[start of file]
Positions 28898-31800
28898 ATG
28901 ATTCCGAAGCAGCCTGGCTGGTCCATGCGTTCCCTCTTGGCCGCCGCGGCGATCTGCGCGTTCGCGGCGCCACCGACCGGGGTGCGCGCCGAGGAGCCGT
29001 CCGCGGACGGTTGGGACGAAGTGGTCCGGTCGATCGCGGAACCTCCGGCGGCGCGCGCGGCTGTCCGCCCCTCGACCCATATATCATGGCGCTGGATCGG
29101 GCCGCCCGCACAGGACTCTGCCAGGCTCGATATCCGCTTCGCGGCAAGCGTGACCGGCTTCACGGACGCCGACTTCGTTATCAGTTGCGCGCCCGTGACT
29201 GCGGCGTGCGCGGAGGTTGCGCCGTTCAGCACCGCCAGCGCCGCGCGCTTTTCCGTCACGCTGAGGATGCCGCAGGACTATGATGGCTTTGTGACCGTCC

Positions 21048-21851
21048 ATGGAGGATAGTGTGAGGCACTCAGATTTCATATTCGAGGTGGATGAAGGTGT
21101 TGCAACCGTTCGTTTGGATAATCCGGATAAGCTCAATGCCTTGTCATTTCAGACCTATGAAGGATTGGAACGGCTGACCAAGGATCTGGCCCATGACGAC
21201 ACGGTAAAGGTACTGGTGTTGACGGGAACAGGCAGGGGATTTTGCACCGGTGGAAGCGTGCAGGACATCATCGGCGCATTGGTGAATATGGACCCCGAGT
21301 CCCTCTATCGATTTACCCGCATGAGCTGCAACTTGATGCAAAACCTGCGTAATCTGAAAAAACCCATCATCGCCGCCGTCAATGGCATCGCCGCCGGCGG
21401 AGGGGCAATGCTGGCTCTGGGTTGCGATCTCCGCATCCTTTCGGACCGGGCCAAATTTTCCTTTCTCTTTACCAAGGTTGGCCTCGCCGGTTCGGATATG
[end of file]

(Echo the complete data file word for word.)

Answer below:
Positions 28898-31800
28898 ATG
28901 ATTCCGAAGCAGCCTGGCTGGTCCATGCGTTCCCTCTTGGCCGCCGCGGCGATCTGCGCGTTCGCGGCGCCACCGACCGGGGTGCGCGCCGAGGAGCCGT
29001 CCGCGGACGGTTGGGACGAAGTGGTCCGGTCGATCGCGGAACCTCCGGCGGCGCGCGCGGCTGTCCGCCCCTCGACCCATATATCATGGCGCTGGATCGG
29101 GCCGCCCGCACAGGACTCTGCCAGGCTCGATATCCGCTTCGCGGCAAGCGTGACCGGCTTCACGGACGCCGACTTCGTTATCAGTTGCGCGCCCGTGACT
29201 GCGGCGTGCGCGGAGGTTGCGCCGTTCAGCACCGCCAGCGCCGCGCGCTTTTCCGTCACGCTGAGGATGCCGCAGGACTATGATGGCTTTGTGACCGTCC

Positions 21048-21851
21048 ATGGAGGATAGTGTGAGGCACTCAGATTTCATATTCGAGGTGGATGAAGGTGT
21101 TGCAACCGTTCGTTTGGATAATCCGGATAAGCTCAATGCCTTGTCATTTCAGACCTATGAAGGATTGGAACGGCTGACCAAGGATCTGGCCCATGACGAC
21201 ACGGTAAAGGTACTGGTGTTGACGGGAACAGGCAGGGGATTTTGCACCGGTGGAAGCGTGCAGGACATCATCGGCGCATTGGTGAATATGGACCCCGAGT
21301 CCCTCTATCGATTTACCCGCATGAGCTGCAACTTGATGCAAAACCTGCGTAATCTGAAAAAACCCATCATCGCCGCCGTCAATGGCATCGCCGCCGGCGG
21401 AGGGGCAATGCTGGCTCTGGGTTGCGATCTCCGCATCCTTTCGGACCGGGCCAAATTTTCCTTTCTCTTTACCAAGGTTGGCCTCGCCGGTTCGGATATG